New Reports on Violence Prevention Say Home Visits Can Reduce Child Abuse, But Finds Insufficient Scientific Evidence to Determine Whether Firearm Laws Impact Rates of Violence
The two newest sets of findings from the Guide to Community Preventive Services (Community Guide) add new depth to what is known about strategies to prevent violence. Information released today in one set of findings indicates that home visitations by trained personnel play an effective role in the reduction of child maltreatment, including abuse and/or neglect. In the other findings, there is insufficient scientific evidence on whether firearms laws have impact on violence rates.
These two findings stem from reports issued today by The Task Force on Community Preventive Services, published in the October 3, 2003 edition of the Centers for Disease Control and Prevention (CDC) Morbidity and Mortality Weekly Reports (MMWR).
"It is critical that our public health responses to violence be based on the best available science. The two reviews released today offer substantial support for the use of early childhood home visitation for the prevention of child abuse, and indicate that we do not yet have sufficient evidence about firearms laws to determine whether or not they affect rates of violence,” said Jonathan E. Fielding, M.D., MPH, MBA, chairman of the Task Force on Community Prevention Services. “This information provides both a specific approach to reduce violence as well as identifying areas of additional needed research."
“Child maltreatment is a tragedy with far-reaching effects on our society. Besides child maltreatment hurting our children, abused and neglected children are at greater risk when they become adults to be violent or suffer from severe chronic illnesses later in life because of this physical or psychological abuse” said Sue Binder, M.D., director of the CDC National Center for Injury Prevention and Control. "The scientific evidence strongly suggests that home visitation by trained personnel offers the support parents need to provide safe homes for their children.”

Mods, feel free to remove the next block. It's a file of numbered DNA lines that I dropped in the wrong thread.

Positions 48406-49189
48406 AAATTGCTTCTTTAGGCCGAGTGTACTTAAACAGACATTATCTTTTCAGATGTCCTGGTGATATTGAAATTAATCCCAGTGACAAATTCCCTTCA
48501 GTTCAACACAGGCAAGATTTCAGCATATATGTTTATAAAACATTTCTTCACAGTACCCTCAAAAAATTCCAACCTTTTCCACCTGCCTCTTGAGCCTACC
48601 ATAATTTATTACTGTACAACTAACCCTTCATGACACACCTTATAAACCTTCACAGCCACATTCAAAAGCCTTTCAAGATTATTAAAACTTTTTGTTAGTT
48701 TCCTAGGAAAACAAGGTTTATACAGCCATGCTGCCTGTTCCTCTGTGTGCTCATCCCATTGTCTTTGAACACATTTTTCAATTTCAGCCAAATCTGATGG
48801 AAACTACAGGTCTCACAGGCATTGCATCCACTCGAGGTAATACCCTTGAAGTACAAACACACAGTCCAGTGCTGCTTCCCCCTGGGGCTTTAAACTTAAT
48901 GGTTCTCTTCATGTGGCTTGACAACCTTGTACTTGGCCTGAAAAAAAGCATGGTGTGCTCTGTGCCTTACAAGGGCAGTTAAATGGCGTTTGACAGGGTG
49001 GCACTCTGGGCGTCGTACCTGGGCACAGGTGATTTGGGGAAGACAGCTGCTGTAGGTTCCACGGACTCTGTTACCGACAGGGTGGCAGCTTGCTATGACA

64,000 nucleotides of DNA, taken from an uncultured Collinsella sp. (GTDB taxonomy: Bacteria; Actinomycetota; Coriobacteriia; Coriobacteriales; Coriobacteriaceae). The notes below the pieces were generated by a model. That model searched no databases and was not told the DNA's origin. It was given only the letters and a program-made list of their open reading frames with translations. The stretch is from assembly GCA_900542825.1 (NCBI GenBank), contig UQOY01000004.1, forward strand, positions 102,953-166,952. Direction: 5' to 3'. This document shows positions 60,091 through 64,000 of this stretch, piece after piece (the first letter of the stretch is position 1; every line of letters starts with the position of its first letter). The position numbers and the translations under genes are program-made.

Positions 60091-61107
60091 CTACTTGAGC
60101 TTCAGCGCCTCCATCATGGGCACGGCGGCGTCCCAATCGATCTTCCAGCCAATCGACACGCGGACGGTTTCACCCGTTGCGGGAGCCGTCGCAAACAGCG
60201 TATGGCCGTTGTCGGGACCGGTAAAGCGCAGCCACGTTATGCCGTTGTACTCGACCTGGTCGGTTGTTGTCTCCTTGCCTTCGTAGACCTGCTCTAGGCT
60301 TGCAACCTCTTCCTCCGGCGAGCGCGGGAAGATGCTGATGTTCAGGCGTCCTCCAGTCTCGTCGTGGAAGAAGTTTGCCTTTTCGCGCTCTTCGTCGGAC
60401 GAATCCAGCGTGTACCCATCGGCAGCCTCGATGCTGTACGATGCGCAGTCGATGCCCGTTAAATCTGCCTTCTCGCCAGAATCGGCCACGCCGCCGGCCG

The task force recommends home visits be considered for families at risk for maltreatment of children. Studies reviewed by the group suggest that approximately 40 percent of maltreatment episodes might be prevented through programs of early childhood home visits. Families considered at high risk of child maltreatment include those with low birth weight infants, or with single, young, or low-income mothers.
Home-visitation programs include training of parent(s) on prenatal and infant care, training on parenting, child abuse and neglect prevention, family planning assistance, development of problem solving and life skills for parents, and linkage with community services.
The Task Force review of the effects of various laws showed insufficient evidence to conclude whether firearms laws impact rates of violence.
Among the areas under task force review were: bans on specific firearms or ammunition, restrictions on firearm acquisition, waiting periods for firearm acquisition, firearm registration and licensing of firearm owners, “shall issue” concealed weapon carry laws, child access prevention laws, zero tolerance for firearms in schools, and combinations of firearm laws.
A finding of “insufficient evidence to determine effectiveness” means that, based on the current body of literature, the Task Force is unable to determine whether the intervention was effective or not. The task force agreed that additional scientific studies relating to these interventions might help to provide clearer answers.
The task force is a nonfederal panel of health-care and community-based prevention experts supported by the CDC. It directs systematic reviews of scientific research across the entire spectrum of public health issues and makes practice and research recommendations based on its findings.
The full report is available on the Web at http://www.cdc.gov/mmwr. More information about the Community Guide (including links to a variety of resources) is available at http://www.thecommunityguide.org.
Full findings will be published in the American Journal of Preventive Medicine in 2004.
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